Sports Marketing Expert and Soccer Media Solutions Director Jose Eshkenazi Smeke, Estimates When Sports Will Return to Normal
MEXICO CITY, MEXICO, December 29, 2020 /EINPresswire.com/ — The Covid-19 pandemic has disrupted sports around the world, but everyone involved in sports has made adjustments. Sports teams and leagues have adapted to the situation, and so too have sports marketers. In light of the changes that have been made and the promise of vaccines, sports marketing expert Jose Eshkenazi Smeke, has an estimate as to when sports will return to normal.
Around the world, sports teams and leagues have made adjustments to allow competitions to resume as safely as possible. Germany was one of the first in the world to resume its highest soccer league, and multiple other countries followed suit. In the United States, the National Basketball Association was an early example of a successful bubble in which personnel involved in the league’s games isolated themselves from the rest of the world. Other countries that have resumed professional sports since the initial outbreak include Spain, England, Mexico and many others.
The strategies that leagues have employed to operate in a responsible and reasonably safe manner are multifold. As mentioned, bubbles like the NBA’s are common because personnel faces limited risk inside a tightly controlled group. Other tactics have included daily testing of players, coaches, referees and production personnel, conducting media appearances virtually when possible and extensive testing of everyone involved. Leagues and teams are testing at least multiple times a week, and many are conducting daily COVID-19 tests.
Teams also are playing in stadiums with reduced fan capacity or only essential personnel, depending on where they’re located. Essential personnel typically includes players, coaches, medical staff and referees, and some production personnel are frequently also allowed at a game so that it can be broadcast. When fans are in stadiums, they’re normally spaced out at least a little. Who’s able to attend an event usually is determined by the governing authority in which the competition is taking place, rather than the sports league that’s putting it on.
Sports marketers have likewise had to change their strategies, and not just to keep employees safe. They’ve also made substantial adjustments in light of the changes in marketing spend and consumer behavior that the pandemic has brought about.
The most overarching change that sports marketers have made is a further pivot from traditional advertising channels to digital ones. While this is a multi-year trend, it’s been accelerated by increased e-commerce spending during the pandemic, according to Jose Eshkenazi Smeke. Traditional advertising channels have seen cuts of 10 to 20 percent in spending, while digital advertising revenues have remained steady year-over-year. Digital usually grows each year, but remaining steady in this climate shows strength within the space. The virtual advertising has been the best way to perform advertising campaign.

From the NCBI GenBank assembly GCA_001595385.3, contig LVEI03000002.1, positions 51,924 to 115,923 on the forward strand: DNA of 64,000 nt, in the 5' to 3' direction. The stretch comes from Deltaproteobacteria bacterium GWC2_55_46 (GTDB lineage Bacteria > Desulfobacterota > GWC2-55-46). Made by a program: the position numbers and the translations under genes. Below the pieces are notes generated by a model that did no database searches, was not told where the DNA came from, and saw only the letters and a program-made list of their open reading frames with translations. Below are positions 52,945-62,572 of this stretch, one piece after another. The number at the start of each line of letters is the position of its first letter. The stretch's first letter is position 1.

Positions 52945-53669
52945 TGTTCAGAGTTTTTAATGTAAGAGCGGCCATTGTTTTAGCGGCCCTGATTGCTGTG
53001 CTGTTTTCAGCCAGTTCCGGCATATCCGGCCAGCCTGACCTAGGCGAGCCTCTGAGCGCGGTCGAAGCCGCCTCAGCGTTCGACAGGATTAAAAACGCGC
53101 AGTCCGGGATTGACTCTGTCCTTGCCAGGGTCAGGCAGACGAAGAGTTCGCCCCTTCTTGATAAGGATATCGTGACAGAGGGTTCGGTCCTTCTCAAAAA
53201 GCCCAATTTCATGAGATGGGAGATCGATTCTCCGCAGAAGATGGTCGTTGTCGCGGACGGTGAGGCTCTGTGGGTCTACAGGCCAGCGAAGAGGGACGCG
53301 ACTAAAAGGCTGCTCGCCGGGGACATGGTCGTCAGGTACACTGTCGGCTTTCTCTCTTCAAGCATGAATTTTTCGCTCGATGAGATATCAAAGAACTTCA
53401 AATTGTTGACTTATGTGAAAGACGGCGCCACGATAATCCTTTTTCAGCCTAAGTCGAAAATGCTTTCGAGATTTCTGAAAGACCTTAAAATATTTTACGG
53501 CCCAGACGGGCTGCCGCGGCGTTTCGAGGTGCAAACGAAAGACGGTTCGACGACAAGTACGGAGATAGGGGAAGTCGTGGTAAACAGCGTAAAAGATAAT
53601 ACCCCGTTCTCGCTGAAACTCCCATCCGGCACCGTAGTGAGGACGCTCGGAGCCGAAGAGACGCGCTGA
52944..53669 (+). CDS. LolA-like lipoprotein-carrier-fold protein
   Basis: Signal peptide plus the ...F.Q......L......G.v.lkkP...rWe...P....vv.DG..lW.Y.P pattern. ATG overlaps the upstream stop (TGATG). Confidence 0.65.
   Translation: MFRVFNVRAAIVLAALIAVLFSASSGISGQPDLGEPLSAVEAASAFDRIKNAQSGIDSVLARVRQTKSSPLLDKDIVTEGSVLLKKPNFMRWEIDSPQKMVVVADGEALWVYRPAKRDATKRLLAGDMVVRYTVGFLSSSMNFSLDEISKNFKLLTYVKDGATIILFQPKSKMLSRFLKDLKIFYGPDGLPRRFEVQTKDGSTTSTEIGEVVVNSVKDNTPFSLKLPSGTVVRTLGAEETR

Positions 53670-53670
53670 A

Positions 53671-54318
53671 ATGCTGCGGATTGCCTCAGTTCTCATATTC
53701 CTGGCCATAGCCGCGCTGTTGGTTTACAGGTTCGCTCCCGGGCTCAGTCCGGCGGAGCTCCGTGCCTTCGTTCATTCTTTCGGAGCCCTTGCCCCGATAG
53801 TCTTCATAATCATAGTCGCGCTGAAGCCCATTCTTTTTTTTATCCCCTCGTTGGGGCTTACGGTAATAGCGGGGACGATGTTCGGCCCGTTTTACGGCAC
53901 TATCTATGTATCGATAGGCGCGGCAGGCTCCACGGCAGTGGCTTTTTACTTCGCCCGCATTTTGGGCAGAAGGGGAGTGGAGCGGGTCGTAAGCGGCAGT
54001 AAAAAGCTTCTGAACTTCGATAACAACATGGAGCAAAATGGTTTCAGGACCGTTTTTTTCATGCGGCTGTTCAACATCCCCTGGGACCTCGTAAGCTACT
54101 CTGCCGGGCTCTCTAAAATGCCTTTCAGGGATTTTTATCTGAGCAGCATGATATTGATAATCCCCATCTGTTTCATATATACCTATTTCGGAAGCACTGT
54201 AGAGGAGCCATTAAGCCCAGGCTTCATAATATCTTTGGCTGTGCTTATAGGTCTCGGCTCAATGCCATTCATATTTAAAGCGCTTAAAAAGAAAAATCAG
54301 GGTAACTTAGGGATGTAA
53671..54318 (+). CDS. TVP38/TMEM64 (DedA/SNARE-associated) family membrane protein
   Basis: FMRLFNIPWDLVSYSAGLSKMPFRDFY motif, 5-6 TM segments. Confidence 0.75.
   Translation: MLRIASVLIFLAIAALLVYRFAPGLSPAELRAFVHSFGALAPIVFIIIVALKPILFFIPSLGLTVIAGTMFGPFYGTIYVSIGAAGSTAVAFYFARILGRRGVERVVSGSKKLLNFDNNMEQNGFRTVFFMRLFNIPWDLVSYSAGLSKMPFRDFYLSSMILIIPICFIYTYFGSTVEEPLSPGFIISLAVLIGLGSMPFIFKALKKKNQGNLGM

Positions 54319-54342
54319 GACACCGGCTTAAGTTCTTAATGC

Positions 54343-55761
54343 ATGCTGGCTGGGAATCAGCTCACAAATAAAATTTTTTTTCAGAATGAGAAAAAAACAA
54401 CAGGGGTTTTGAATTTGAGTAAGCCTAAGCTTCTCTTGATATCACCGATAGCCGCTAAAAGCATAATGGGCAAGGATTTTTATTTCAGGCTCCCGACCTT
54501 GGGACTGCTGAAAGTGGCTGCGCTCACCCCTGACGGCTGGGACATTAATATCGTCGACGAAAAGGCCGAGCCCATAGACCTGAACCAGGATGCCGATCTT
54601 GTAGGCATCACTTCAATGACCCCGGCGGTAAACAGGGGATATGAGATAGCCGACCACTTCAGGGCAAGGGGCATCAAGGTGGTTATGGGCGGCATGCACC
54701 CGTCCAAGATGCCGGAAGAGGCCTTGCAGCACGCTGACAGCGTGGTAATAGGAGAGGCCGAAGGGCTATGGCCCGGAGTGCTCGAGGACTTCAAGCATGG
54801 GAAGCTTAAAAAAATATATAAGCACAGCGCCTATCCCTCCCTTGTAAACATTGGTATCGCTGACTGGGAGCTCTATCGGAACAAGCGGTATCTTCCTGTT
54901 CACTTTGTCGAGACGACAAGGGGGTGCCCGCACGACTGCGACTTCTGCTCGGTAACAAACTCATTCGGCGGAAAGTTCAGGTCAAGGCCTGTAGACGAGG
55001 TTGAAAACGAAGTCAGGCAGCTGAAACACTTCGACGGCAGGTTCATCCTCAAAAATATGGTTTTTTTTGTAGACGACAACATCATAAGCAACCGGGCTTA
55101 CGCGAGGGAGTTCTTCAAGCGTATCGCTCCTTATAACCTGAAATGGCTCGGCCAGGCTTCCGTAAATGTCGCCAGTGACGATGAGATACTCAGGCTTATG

The transition to increased digital advertising has primarily focused on what are currently the most effective digital marketing tactics. Jose Eshkenazi Smeke reports that these are primarily social media marketing, interactive advertisements, chatbots, AI-based advertisements and streaming advertisements. Of course, all companies are seeking ways to make memorable and captivating campaigns that go viral.
While sports leagues have demonstrated that they can compete in the current climate with adjustments, bubbles and empty stadiums are far from normal in the sports world.
Dr. Anthony Fauci has projected that vaccinating the general population to a point that gathering in stadiums is safe will likely take until late summer. Dr. Fauci is based in the United States, however, and not all countries will follow the same track as the U.S. (and likely not all states within the U.S. will operate in unison).
Being able to truly resume sports as normal in late August is likely a realistic timeline for many developed countries. Some countries may try to fill stadiums for matches and games sooner, but doing so isn’t without risk. Whether countries, leagues and fans want to take the risk of a quicker resumption toward normal will be a varied decision.
About Jose Eshkenazi Smeke
Jose Eshkenazi is Soccer Media Solutions CEO, which he has been with since 2014. A respected sports marketing expert based in Mexico City, Mexico, Eshkenazi has spoken extensively on sports marketing topics throughout the COVID-19 pandemic.